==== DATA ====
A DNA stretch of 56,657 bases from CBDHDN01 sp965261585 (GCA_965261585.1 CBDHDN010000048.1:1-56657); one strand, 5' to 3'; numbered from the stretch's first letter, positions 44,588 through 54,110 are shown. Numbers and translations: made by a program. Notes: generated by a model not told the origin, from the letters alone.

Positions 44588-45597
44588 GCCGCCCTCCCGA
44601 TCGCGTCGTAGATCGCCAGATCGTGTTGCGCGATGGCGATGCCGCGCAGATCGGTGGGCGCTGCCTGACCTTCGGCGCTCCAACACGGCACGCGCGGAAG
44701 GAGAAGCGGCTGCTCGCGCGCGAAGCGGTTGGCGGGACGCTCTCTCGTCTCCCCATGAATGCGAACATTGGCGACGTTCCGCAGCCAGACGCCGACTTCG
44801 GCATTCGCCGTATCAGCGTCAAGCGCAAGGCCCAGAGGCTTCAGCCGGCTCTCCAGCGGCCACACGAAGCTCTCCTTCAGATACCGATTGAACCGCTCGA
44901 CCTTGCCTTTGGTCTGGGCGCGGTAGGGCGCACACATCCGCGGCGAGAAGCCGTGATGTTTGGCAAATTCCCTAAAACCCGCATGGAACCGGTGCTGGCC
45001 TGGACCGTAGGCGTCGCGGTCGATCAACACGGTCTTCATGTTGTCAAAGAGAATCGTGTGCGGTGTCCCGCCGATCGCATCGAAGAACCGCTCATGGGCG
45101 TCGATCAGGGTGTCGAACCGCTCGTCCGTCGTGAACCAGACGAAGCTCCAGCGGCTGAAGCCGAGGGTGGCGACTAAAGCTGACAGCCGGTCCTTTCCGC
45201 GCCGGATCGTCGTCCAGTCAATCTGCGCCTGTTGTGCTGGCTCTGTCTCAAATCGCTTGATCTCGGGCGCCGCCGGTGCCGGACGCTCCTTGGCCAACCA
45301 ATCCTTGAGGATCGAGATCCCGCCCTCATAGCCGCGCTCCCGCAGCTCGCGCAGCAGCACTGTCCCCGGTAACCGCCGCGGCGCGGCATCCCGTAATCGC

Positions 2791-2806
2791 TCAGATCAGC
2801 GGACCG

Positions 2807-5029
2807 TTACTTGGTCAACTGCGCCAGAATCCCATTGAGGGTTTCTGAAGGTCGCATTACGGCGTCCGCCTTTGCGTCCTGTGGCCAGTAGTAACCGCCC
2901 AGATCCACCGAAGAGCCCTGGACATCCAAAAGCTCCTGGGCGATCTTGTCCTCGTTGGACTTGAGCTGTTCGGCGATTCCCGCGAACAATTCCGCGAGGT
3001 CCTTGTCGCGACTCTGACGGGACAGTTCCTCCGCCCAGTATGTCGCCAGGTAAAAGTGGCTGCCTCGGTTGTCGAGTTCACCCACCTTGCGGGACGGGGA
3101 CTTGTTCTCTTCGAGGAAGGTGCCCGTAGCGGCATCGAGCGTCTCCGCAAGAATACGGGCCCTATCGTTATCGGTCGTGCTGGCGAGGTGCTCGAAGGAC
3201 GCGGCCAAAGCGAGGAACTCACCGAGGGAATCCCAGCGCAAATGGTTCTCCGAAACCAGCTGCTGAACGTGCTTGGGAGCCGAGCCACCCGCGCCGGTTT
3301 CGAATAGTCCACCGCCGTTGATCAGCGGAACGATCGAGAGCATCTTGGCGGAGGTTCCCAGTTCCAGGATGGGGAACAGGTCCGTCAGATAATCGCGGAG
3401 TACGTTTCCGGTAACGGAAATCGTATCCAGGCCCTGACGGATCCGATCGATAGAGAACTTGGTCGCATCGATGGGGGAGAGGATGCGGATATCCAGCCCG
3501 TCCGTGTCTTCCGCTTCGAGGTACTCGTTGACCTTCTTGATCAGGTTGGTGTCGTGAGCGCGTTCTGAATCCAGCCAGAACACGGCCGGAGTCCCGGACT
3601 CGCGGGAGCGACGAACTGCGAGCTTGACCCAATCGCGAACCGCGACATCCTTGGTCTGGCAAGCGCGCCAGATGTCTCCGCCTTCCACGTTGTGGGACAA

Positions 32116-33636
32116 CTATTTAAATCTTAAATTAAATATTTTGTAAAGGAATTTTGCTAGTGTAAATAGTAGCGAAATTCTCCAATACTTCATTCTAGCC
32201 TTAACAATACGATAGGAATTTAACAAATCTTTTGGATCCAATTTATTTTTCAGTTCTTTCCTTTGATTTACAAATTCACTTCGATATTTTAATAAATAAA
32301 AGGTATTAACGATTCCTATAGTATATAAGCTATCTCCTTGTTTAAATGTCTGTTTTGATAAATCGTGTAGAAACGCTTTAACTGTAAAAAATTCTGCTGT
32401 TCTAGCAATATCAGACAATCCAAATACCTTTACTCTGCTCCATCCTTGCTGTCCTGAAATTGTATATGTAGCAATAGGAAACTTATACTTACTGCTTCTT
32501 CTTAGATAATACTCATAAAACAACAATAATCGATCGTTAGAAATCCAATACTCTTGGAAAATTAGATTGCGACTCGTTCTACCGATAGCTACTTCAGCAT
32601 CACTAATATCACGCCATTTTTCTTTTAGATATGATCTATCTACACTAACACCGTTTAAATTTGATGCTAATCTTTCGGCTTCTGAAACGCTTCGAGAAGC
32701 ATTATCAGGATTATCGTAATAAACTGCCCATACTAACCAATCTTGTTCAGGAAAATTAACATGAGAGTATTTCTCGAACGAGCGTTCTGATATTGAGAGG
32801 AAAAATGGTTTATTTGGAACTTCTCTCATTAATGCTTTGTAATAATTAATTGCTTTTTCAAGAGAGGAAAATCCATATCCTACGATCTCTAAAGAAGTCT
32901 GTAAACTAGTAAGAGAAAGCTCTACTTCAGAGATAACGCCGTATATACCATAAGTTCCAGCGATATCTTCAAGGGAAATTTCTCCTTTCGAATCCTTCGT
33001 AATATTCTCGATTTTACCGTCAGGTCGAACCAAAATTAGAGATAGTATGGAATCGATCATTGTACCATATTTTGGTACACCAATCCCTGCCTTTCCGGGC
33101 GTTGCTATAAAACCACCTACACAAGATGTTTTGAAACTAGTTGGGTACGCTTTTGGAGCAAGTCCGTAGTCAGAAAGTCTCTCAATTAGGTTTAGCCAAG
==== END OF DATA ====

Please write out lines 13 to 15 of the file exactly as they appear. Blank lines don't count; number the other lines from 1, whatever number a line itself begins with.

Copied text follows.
2791 TCAGATCAGC
2801 GGACCG

Positions 2807-5029